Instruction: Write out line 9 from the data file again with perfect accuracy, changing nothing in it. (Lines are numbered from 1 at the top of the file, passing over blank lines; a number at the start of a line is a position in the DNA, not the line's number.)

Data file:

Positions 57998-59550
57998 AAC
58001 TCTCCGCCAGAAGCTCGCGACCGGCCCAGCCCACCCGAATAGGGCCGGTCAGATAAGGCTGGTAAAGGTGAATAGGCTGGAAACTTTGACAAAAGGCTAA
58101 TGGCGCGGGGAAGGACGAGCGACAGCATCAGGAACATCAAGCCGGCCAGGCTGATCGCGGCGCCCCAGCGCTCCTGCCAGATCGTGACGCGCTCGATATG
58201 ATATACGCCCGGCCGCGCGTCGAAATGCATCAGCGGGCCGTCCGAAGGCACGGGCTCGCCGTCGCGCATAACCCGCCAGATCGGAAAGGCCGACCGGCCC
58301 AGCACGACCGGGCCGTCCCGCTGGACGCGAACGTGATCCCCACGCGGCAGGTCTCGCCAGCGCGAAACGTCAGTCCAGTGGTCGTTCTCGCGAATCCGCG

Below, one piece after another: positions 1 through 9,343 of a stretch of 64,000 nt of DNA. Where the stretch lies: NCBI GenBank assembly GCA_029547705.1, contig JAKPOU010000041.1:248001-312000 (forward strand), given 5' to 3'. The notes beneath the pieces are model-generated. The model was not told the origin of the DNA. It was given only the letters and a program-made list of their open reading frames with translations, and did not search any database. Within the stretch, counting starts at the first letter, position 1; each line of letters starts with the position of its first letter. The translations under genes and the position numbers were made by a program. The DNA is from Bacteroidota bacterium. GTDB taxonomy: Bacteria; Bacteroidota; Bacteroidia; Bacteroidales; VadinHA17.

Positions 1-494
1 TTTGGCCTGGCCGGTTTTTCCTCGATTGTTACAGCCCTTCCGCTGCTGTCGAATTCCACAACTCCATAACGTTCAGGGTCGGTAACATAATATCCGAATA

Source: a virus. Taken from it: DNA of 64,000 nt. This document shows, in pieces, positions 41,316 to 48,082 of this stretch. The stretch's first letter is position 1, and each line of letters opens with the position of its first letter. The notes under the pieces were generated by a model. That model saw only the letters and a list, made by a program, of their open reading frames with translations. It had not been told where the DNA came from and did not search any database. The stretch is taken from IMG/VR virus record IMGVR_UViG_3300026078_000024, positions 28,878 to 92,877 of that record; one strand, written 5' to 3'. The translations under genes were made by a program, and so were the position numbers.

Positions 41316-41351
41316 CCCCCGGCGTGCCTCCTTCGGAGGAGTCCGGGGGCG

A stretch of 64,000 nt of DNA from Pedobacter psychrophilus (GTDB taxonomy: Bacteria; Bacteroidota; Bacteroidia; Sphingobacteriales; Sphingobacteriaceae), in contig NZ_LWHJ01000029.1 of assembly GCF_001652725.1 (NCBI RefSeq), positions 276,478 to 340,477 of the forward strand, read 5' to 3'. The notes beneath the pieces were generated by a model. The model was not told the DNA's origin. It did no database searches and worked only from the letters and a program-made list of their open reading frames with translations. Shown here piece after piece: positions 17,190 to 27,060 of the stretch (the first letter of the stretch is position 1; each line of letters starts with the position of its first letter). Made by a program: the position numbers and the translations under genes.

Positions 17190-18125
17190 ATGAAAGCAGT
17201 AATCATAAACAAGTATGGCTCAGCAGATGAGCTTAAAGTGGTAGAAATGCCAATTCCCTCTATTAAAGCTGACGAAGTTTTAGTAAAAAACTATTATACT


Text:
1 TTTGGCCTGGCCGGTTTTTCCTCGATTGTTACAGCCCTTCCGCTGCTGTCGAATTCCACAACTCCATAACGTTCAGGGTCGGTAACATAATATCCGAATA